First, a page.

Forgot your password?
typodupeerror

Comment: Wifi Sense sounds cool (Score 1) 535

by rsborg (#47922605) Attached to: What To Expect With Windows 9

Basically sounds like the OSX keychain, but using your name/credentials/etc to login to public wifi spots automatically - I wonder what kind of coverage they'll have?

Other than that, though - seems like they're de-mobilifying the desktop OS part. Such a waste of money, attention and marketshare - all because Steve wanted to be more like the other Steve.

Comment: Re:IP Stolen (Score 1) 67

by rsborg (#47913157) Attached to: A 16-Year-Old Builds a Device To Convert Breath Into Speech

I don't think morse code practical in this case, unless the "speaker" wants to communicate in short words and sentences. Verbal English can consume 2-3 letters at a time, whereas morse code can require up to 3-5 dots/dashes per letter. It's a very slow medium. For example, just saying "No" requires 4 dashes and 1 dot; "yes" requires 3 dashes and 5 dots.

What would you recommend? Morse is well understood and standardized in many contexts like HAM radio. Perhaps an adapter that can the breaths and turn them into phonemes that then get converted into text? A cloud NLP application tying into such a device (simple as querying Google with the output and seeing what it suggests) could result in some very useful (and maybe even tailored) responses.

Just wondering, though, how would backspaces be handled...

Comment: And this is why Open Source is goodness (Score 1) 129

by rsborg (#47906411) Attached to: Chrome For Mac Drops 32-bit Build

Plenty of time to switch to Firefox. Probably they'll keep offering 32-bit for a while yet, and when they stop a third-party project will come along that will, a la TenFourFox.

All hail open source - Chrome is not (completely) open source, Firefox is. Google doesn't want or care if you want 64bit (or don't want it).

Comment: TV used to be a social medium (Score 2) 108

by rsborg (#47894387) Attached to: Verizon Working On a La Carte Internet TV Service

I posit that the rise of Youtube, Facebook, Twitter and the like allowed people to share and discuss about things they actually care about, rather than TV shows or even movies. Hell, I spend more time on /. than watching TV - and I'm increasingly feeling like most of my family is the same (not on /., but you get the picture).

For those who still watch TV, TiVo and Netflix have set the standards too high for many to really give a crap about last century's TV model anymore.

Comment: So could this mean EULAs are reined in? (Score 2) 275

by rsborg (#47876609) Attached to: California Tells Businesses: Stop Trying To Ban Consumer Reviews

This law applies specifically to consumer goods. How many consumer goods require an NDA to purchase?

Many EULAs contain something that is NDA-like.

Some consumer products even forbid you from publishing performance metrics or the results of comparative performance testing.... if I recall correctly, VMware used to be known for this, specifically.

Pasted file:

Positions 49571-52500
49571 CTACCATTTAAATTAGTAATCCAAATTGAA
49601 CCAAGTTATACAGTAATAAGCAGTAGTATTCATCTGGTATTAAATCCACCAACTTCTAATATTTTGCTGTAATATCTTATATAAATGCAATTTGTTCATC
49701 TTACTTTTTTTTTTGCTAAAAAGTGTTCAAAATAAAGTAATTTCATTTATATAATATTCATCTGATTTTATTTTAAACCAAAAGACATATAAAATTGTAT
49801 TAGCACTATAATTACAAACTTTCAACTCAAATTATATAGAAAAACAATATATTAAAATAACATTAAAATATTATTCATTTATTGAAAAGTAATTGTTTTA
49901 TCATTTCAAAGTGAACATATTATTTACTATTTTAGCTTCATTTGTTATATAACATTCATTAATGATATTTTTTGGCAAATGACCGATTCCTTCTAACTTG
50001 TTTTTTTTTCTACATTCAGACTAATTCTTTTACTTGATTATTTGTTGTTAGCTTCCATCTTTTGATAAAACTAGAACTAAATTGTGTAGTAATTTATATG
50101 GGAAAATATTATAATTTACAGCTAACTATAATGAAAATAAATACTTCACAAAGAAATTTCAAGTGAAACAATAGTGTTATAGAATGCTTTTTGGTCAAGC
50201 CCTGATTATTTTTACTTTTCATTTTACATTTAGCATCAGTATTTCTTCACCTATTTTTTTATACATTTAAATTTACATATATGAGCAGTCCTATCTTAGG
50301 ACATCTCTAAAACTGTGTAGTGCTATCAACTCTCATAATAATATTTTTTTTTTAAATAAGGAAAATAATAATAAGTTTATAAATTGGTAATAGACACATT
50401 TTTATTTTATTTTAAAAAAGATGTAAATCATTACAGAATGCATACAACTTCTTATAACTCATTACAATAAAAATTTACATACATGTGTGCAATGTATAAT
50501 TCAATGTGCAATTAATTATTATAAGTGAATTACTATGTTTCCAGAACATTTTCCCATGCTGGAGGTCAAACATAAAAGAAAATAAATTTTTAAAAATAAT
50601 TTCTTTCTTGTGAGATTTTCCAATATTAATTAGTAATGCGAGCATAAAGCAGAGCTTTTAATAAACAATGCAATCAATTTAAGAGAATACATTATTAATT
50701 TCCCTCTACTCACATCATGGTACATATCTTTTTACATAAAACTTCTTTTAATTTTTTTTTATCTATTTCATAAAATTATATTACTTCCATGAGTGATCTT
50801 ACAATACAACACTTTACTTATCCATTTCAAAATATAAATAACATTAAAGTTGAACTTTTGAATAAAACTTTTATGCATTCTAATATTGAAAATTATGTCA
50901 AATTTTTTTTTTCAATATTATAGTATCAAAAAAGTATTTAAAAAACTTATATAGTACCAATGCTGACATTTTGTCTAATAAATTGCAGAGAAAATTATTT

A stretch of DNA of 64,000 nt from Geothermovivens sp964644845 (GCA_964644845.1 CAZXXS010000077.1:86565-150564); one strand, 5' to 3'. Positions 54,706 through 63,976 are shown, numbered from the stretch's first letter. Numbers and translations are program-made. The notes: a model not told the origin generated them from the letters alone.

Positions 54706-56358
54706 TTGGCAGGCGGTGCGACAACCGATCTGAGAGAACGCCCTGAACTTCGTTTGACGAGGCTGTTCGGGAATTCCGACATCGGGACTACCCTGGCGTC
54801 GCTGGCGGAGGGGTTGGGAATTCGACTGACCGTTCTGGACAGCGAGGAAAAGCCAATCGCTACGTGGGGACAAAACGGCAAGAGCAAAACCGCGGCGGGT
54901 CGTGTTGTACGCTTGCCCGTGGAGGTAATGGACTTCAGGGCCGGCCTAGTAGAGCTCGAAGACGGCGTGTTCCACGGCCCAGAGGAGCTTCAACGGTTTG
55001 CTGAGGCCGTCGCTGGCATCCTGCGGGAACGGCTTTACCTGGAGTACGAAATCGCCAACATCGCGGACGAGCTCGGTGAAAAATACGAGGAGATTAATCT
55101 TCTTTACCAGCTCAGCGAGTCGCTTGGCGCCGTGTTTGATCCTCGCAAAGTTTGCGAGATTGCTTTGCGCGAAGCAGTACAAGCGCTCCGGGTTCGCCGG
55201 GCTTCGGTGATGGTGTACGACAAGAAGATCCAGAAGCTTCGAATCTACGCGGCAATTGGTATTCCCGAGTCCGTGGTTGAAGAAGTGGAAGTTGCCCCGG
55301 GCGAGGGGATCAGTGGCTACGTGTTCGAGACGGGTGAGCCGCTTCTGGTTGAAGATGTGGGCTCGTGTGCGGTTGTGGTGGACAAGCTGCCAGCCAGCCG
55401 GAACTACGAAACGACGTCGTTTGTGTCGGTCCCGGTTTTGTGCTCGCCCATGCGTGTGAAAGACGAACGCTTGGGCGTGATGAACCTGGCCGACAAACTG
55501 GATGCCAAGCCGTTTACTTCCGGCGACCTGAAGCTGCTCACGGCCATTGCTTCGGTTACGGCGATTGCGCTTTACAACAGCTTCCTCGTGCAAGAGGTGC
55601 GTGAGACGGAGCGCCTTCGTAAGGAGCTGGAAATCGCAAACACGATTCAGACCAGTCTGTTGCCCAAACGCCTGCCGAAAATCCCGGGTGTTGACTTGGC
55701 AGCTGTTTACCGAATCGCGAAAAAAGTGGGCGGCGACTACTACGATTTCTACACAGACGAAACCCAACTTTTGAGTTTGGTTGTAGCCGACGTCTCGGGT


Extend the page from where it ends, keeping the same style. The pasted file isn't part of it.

Maybe this law has *good* unintended consequences?

Comment: Re:Scan here for a free 'whatever' sucker. (Score 1) 730

by rsborg (#47869147) Attached to: Apple Announces Smartwatch, Bigger iPhones, Mobile Payments

Wasn't the fingerprint scan cracked 45min after it was released last announcement? Is that ample evidence of foolproof authentication?

How feasible was the CCC method of cracking? Has it been reproduced? What was the time investment to perform the cracking - I remember them using a 2400 dpi scanner and latex milk.

Comment: Re:One day battery life in Apple Watch too? (Score 1) 730

by rsborg (#47869083) Attached to: Apple Announces Smartwatch, Bigger iPhones, Mobile Payments

I would settle for 3 days

I think this is just the 80/20 split. Almost everybody goes home and sleeps almost every night. For the vast majority of cases, taking your watch off to charge it once every three days is no better than taking your watch off to charge it every night. And the tradeoff to get to three days is either a) a battery three times larger, b) a watch that is three times more power efficient, or c) lesser capability. A three day battery life isn't worth the sacrifices you'd have to make to get it.

I don't want to charge a watch every night!!

Why? What's so much better about taking your watch off every three nights instead of every night?

Actually, something that you don't do every day (at the same time) you won't build a habit around. I kept forgetting to charge my Pebble and so didn't use it much for the first few months (well, to be honest, not really until iOS7 and better notification support) - one of the big reasons is I didn't have the habit of charging the device every night. So I'd forget on day 4, then day 6 it would run out of battery and stay unused until the weekend when I'd be like - why TF did i buy this thing?

Now I charge every night. And I use it every day - it helps me not miss calls (phone is always muted b/c meetings) or important texts (did you know that some daycare centers charge like $1/min for being late? If wife can't pick up the kids on time, I better not miss the call/text/voicemail).

Comment: Re:Obligatory: Five Blades (Score 1) 204

by rsborg (#47859471) Attached to: Dell Demos 5K Display

You're confusing progress with "progress". There are many of us dying to get higher than 1920x1080 as the standard display types. I recently realised I have had 1200 vertical pixels on my computer display for 14 years now. It's quite sad.

You know you could just tilt your monitor (or use VESA mounts for the mountable ones). I've had my monitors in portrait side-by-side (two towers) at work for several years. Really great way to get very many pixels (roughly 4k, but 4.5:5 ratio - almost square). I only recommend getting good viewing angle screens, however - IPS preferred - as most monitors don't have good vertical angles (which become horizontal - terribly important).

Comment: Obligatory: Five Blades (Score 4, Funny) 204

by rsborg (#47836385) Attached to: Dell Demos 5K Display

http://www.theonion.com/articl...